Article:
Last updated: January 23. 2014 4:27PM - 1173 Views
By Lauren Williams Staff Writer



Lauren Williams/Sampson IndependentCounty school board members, along with new incoming superintendent Dr. Eric Bracy, listen as interim school chief Mike Warren explains the state School Boards Association's request for support of its recently filed lawsuit opposing school voucher legislation.
Lauren Williams/Sampson IndependentCounty school board members, along with new incoming superintendent Dr. Eric Bracy, listen as interim school chief Mike Warren explains the state School Boards Association's request for support of its recently filed lawsuit opposing school voucher legislation.
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The Sampson County Board of Education discussed Tuesday the call for support from the North Carolina School Boards Association (NCSBA) in the battle against school vouchers.


Passed by the General Assembly last year, the Opportunity Scholarships Act sets out to establish a new voucher program where taxpayer dollars would be used to fund grants which would help certain eligible students attend private schools. Legislators have designated $10 million in the budget for the program thus far, an amount which could help approximately 2,500 students attend private school on state education dollars starting in the 2014-15 school year.


According to the bill, eligible students would be those who are full-time, currently attending a public school, and “reside in a household with an income level not in excess of the amount required for the student to qualify for the federal free or reduced price lunch program.”


If selected, eligible students could receive grants worth up to $4,200 per year, an amount that taken off public schools’ allotment and would be used to pay for some, but probably not all, of the selected students’ private school tuition.


The NCSBA filed a lawsuit challenging the constitutionality of the school voucher legislation on Dec. 16, 2013. Now, following this suit, the association has asked that the 115 local boards of education show their support of the lawsuit by signing and submitting a resolution that stresses their opposition to the school voucher program.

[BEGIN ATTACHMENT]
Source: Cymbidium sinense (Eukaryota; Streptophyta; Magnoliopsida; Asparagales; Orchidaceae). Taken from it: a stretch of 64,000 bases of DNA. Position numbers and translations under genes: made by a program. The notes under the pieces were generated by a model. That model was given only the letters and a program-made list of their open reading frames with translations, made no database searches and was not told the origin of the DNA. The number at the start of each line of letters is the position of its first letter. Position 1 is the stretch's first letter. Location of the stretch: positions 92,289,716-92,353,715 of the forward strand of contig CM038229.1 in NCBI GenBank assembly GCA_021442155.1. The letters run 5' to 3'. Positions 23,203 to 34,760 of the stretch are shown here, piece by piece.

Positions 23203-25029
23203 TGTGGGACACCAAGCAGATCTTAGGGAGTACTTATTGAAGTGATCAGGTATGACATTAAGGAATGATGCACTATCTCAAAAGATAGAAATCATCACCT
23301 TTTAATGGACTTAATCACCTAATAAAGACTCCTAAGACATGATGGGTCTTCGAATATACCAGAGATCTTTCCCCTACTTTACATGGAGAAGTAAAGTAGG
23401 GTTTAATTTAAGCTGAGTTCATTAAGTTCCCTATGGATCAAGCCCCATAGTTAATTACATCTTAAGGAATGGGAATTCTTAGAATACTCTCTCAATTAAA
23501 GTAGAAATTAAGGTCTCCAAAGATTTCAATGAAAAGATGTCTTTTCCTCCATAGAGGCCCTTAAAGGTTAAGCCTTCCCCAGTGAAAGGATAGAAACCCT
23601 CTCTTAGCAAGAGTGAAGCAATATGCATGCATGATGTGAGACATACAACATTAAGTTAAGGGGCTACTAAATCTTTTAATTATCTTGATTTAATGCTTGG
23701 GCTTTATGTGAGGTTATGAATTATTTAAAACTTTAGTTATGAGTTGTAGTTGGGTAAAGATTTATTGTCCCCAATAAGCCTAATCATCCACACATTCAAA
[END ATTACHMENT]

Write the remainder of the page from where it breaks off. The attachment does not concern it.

According to interim superintendent Mike Warren, “over half of the systems” or “close to 50” school systems across the state have already acted and approved the resolution.


Sharing that the county school board’s support would add them to the list of plaintiffs in the pending litigation, Warren explained that signing the resolution is “simply adding our support to the lawsuit that’s been filed, arguing that it’s unconstitutional and that it be reversed.”


When school board chairman Telfair Simpson asked each board member for their thoughts on the issue, all expressed a desire to throw their support behind the NCSBA and its lawsuit. The school board will officially vote to approve the resolution at its regular board meeting Monday, Jan. 27 at 7 p.m. in the central office auditorium.


Back in the summer, legislators representing Sampson County were asked for their thoughts on the school voucher program and all were on the same page as local educators and boards of education, opposing the legislation and wondering what would happen if it became law.


In June, Sen. Brent Jackson, R-Sampson, shared that he “believes that every child in North Carolina deserves a quality education that adequately prepares them for college, technical school, or direct entry in to the work force. Public schools have traditionally been a strength in our state.”


“While I want to encourage expanded opportunities to pursue a quality education through vouchers, I am unwilling to sacrifice the quality of our public schools,” said Jackson. “We need more choice but we also need to protect and strengthen our public schools.”


Likewise, Rep. Larry M. Bell, D-Sampson, was also unwilling to support the school voucher bill.


“I am against any universal vouchers being given to people,” said Bell. “We are sworn to provide a free education for everyone and we can’t know how these vouchers are being used in school that we don’t have any authority over.”


“I am not against private schools, but I think that parents who send their children there do so because they want to and they because they can provide the funds for that,” Bell continued.


However, despite his own feelings, Bell anticipated the bill being approved.


“I think it’s going to pass and that we’ll be dealing with it in the future,” noted Bell in June, adding that the bill seemed to have a lot of support for reasons he didn’t understand.


“I am interested in the students and providing them with the best education we can, and I don’t think it’s best,” he added.


Lauren Williams can be reached at 910-592-8137, ext. 117 or via email at lwilliams@civitasmedia.com.

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